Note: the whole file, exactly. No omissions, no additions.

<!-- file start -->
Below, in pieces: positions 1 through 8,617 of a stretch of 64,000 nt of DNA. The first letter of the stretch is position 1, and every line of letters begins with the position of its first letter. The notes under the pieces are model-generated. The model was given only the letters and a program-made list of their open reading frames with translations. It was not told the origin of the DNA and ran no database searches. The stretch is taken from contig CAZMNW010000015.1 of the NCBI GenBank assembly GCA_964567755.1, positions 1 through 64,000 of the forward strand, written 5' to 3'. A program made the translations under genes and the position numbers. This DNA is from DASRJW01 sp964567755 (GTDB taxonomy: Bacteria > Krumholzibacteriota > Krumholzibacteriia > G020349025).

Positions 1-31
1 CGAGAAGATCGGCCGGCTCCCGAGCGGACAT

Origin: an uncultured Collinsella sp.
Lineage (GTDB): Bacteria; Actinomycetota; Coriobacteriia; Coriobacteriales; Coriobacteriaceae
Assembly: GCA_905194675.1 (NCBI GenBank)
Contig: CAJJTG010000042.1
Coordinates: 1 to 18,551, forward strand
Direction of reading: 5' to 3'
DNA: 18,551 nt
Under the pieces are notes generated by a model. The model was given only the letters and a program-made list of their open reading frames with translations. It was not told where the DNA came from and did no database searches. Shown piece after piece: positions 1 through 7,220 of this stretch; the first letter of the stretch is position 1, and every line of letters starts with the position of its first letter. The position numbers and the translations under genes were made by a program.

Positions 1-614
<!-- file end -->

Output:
Below, in pieces: positions 1 through 8,617 of a stretch of 64,000 nt of DNA. The first letter of the stretch is position 1, and every line of letters begins with the position of its first letter. The notes under the pieces are model-generated. The model was given only the letters and a program-made list of their open reading frames with translations. It was not told the origin of the DNA and ran no database searches. The stretch is taken from contig CAZMNW010000015.1 of the NCBI GenBank assembly GCA_964567755.1, positions 1 through 64,000 of the forward strand, written 5' to 3'. A program made the translations under genes and the position numbers. This DNA is from DASRJW01 sp964567755 (GTDB taxonomy: Bacteria > Krumholzibacteriota > Krumholzibacteriia > G020349025).

Positions 1-31
1 CGAGAAGATCGGCCGGCTCCCGAGCGGACAT

Origin: an uncultured Collinsella sp.
Lineage (GTDB): Bacteria; Actinomycetota; Coriobacteriia; Coriobacteriales; Coriobacteriaceae
Assembly: GCA_905194675.1 (NCBI GenBank)
Contig: CAJJTG010000042.1
Coordinates: 1 to 18,551, forward strand
Direction of reading: 5' to 3'
DNA: 18,551 nt
Under the pieces are notes generated by a model. The model was given only the letters and a program-made list of their open reading frames with translations. It was not told where the DNA came from and did no database searches. Shown piece after piece: positions 1 through 7,220 of this stretch; the first letter of the stretch is position 1, and every line of letters starts with the position of its first letter. The position numbers and the translations under genes were made by a program.

Positions 1-614